This shows us that SoundCloud users are already primed to buy.
This has major implications for the platform and how it can implement business models that lead to profit. Though ecommerce is only one factor, it is a significant indicator of better engagement overall for the platform.
How SoundCloud should harness users’ willingness to buy
Knowing that listeners on SoundCloud are more willing to buy what the artist is selling than on other platforms like YouTube is a factor that can and should be milked for all it’s worth.
What implications does this have for potential business models?
It means that rather than having listeners pay for listening to content, they should be focusing on a revenue share model with different services that are already making money from SoundCloud, like BandCamp where users pay to discover curated new bands, or Traktrain that lets music producers show off their materials and discover new instrumentals.
From a practical, website development perspective, that means building an app marketplace. Similar to Shopify and WordPress, when you have a handful of third-party apps making a profit off of your platform, learn to work with them and work off of a revenue-sharing model.
Third-party apps would be thrilled to have a SoundCloud marketplace, as it would lead to an official, clean integration, rather than having to figure out shoddy workarounds. This would benefit SoundCloud, as the listener wouldn’t have to leave their platform to make the purchase. On top of it all, it would be an additional incentive for musicians to use the platform, because they would be able to make money through the different available apps.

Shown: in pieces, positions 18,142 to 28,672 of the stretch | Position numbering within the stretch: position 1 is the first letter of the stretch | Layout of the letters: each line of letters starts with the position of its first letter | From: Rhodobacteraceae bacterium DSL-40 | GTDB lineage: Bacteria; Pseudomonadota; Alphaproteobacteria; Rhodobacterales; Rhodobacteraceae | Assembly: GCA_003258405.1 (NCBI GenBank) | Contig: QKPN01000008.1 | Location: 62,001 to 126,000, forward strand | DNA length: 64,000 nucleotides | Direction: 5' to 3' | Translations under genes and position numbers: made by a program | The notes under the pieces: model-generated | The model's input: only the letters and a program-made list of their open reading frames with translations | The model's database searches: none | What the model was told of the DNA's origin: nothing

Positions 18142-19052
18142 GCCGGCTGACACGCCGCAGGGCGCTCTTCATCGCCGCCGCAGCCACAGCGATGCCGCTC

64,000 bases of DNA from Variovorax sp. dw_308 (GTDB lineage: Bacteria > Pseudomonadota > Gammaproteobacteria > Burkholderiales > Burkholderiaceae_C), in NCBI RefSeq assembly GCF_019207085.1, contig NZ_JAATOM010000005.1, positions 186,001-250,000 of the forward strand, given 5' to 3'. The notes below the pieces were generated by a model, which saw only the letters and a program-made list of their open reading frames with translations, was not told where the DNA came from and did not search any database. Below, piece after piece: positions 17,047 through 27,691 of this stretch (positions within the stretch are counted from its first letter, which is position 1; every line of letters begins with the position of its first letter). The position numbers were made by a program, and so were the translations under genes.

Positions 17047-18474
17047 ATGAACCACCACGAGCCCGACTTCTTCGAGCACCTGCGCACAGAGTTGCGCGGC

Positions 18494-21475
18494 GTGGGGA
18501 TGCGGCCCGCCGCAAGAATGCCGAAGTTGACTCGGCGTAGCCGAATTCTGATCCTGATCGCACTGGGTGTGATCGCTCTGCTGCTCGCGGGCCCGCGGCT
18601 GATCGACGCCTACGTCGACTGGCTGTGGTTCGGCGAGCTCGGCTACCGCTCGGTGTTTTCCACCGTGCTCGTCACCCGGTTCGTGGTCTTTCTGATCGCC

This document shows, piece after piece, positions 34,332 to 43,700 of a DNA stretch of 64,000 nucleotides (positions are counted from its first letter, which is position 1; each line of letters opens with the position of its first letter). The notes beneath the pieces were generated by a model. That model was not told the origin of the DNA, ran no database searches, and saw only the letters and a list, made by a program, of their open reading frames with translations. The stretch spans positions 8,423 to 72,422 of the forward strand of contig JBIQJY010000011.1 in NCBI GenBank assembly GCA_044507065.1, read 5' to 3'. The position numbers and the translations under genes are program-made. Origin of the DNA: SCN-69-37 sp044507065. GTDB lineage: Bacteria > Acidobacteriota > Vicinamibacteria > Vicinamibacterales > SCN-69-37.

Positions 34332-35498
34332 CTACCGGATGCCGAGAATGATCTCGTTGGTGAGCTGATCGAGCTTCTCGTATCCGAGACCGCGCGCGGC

Online sales of digital products is merely one of the many possible use cases. Other apps could include helping artists with different marketing tasks and automation, productivity, merchandise distribution — the list goes on.
Make an app market and save SoundCloud
Hopefully the new CEO Kerry Trainor will see this opportunity and make good of the new data — that SoundCloud users are willing to buy from the artists, just not from SoundCloud itself. They’re sitting on a gold mine of users who are ready to convert into buyers, all it takes is a little push to monetize them.
Creating a platform that makes use of the already existing, profitable platforms, would be really helpful. Because no one wants to see SoundCloud go.